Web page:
“Mom, you have to do something.”
That was how this journey started ten years ago. I was in my kitchen talking to my 12- year old son about some of the misadventures of his friends in middle school. He was sharing his thoughts on the young girls’ behaviors and was particularly concerned about their crash of confidence and their exploits into risky adventures. At the time I was working with the Federal Bureau of Investigation (FBI) running leadership workshops for Supervisory Intelligence Analysts. After some research and thought, I reached out to our elementary school counselor and suggested we could take what I was doing with the Bureau and shape the lessons on communication, values, and motivation into workshops that could supply the girls with skills, tips, and tricks as they headed into their tween years. Since research clearly shows that girls struggle with their self-esteem after the age of nine, my goal was to get affirmation and skills to the girls to lift them and disrupt the messages that were causing them to lose confidence. As a career Army Officer and combat veteran with 21 years of active duty service I feel very connected to the quote by Tom Peters that, “Leaders don’t create followers, they create more leaders.”
The program started small. We gave our first group of 24 fourth and fifth grade girls four workshops to teach them how to make a good first impression and how to deal with bullying behaviors, and to explore concepts like empathy and values-based decision making. The program was welcomed by educators, parents, and the students alike and soon word of our work spread. Parents appreciated the reinforcement of positive leadership skills and the girls loved the time together building their strengths. Since our humble beginnings, we have added more workshops. Currently, our program works with fourth, fifth, and sixth grade girls offering a total of 15 workshops and two special event opportunities. Girl Smarts, as we came to call ourselves, has spread to 23 campuses, offers summers camps, and has connected with other youth programs to reach over 4,000 attendees since our initial workshops in 2009. We routinely work with 300-500 new students a year.
Girl Smarts is a combination of hands on activities coupled with classroom presentations. We work as an after-school program and, when possible, offer programs during school to support the girls. The workshop series works best when we are connected with a school sponsor from either the administration, counseling department, or teaching staff. We charge tuition for the series, but this program is not about making money; it is about making a difference. The beauty of Girl Smarts is our ability to replicate our results based on our set lesson plans and training program for our facilitators. We encourage our facilitators to incorporate their own experiences into the workshops however, the core messages, lessons, and skills are woven throughout the presentation. Our facilitators are as committed to “their girls” as I am. We create a relationship that allows for tiered mentoring at different ages. Middle school girls come to talk about the transition into the middle school; high school girls facilitate “Minute Mentoring” where the girls transition from one table to the next to talk about the reality of being a teen; and women leaders are a part of our leadership panel where we “Ask a Woman Who Knows”.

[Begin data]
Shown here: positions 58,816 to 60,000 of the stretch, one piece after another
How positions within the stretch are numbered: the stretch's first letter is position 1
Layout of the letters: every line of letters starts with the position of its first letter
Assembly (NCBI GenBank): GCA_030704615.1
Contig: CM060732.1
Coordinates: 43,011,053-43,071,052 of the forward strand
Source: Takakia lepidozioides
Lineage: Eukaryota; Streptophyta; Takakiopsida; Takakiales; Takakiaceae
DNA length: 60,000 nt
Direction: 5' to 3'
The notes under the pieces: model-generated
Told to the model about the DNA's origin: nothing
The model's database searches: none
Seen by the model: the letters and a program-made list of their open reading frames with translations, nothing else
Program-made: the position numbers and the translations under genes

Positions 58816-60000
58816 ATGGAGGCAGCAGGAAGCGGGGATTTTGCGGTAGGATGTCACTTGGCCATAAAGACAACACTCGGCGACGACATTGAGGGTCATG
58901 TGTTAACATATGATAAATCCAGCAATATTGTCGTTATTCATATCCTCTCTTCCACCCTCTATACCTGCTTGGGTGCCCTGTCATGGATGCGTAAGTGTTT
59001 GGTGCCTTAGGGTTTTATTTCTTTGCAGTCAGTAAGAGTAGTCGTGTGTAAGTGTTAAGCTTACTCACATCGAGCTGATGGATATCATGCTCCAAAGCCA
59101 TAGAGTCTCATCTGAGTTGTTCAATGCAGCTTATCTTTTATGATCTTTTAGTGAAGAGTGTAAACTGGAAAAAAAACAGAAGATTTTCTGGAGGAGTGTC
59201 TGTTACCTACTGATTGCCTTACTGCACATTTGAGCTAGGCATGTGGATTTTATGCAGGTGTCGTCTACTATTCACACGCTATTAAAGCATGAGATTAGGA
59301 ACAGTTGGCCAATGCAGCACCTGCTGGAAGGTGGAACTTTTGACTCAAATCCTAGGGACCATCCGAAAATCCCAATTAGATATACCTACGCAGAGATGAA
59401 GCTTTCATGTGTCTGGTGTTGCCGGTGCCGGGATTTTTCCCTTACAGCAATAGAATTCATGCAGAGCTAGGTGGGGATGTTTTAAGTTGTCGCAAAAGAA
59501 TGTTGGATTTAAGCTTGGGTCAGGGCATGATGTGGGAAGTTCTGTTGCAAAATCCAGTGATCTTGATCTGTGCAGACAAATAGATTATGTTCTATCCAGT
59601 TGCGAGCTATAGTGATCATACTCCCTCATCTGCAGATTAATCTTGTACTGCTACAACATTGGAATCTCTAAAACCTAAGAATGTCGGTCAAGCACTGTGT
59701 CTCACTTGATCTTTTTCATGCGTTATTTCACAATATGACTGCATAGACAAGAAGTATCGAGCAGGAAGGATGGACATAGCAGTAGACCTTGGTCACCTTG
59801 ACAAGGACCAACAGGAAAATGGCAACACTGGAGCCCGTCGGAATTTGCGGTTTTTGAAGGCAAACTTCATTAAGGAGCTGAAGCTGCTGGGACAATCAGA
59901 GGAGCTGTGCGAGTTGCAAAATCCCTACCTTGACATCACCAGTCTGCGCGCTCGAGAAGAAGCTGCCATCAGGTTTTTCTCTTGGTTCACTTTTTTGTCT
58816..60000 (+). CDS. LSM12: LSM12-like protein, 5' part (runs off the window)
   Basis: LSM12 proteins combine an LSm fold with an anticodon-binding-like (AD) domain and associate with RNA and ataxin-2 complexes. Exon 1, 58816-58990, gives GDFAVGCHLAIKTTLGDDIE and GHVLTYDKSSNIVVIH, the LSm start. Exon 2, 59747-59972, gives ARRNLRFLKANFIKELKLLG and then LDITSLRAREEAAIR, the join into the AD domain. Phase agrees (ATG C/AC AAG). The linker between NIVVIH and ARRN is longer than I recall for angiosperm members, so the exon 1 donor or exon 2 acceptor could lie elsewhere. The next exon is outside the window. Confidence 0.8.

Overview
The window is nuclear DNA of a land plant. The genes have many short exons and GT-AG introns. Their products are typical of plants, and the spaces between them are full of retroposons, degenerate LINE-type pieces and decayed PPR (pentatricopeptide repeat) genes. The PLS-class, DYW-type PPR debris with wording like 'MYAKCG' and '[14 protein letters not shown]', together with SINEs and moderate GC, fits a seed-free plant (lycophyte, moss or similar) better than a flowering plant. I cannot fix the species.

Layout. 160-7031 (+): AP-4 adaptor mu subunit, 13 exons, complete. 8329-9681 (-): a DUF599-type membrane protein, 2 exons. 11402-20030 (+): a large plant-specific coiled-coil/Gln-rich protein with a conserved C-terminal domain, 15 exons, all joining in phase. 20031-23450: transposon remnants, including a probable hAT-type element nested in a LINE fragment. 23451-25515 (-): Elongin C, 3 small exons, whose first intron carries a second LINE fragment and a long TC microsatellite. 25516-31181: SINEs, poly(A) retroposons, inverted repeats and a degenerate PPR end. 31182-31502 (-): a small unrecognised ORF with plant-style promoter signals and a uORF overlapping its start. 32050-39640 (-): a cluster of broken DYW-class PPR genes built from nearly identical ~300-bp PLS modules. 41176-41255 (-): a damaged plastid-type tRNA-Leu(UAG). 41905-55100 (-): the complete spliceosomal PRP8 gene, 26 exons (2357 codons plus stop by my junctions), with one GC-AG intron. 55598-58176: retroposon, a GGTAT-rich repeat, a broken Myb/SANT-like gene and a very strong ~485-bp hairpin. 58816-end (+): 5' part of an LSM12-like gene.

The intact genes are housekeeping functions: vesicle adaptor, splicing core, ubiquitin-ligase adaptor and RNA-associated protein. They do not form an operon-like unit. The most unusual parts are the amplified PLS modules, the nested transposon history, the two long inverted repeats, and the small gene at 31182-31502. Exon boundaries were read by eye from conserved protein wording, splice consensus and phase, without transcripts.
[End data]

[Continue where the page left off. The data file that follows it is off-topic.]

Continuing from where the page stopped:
The success stories of the program are many and have solidified our confidence that we are in the right places doing the right things. Recently, ILA member Chrys Egan, a communications professor at Salisbury University in Maryland, posted on the International Leadership Association (ILA) message boards about her program for middle school girls. We connected to do a presentation this past June at the ILA Women and Leadership conference at 1440 Multiversity in Scotts Valley, California. As I participated in the sessions before ours I heard repeatedly about the need to present confidence and leadership skills early. That task is exactly what Girl Smarts is doing. Our program looks at the research and we turn it into practical exercises to benefit the girls. If you are interested in working with Girl Smarts and perhaps conducting workshops at your local elementary schools, feel free to reach out to me using the email below. The work is rewarding, energizing, exhausting, and emotional. With those challenges in mind, my team and I can and will continue our work to grow strong, confident women throughout Virginia and, with your help, around the world.
Dianna L. Flett
FB: Girl Smarts LLC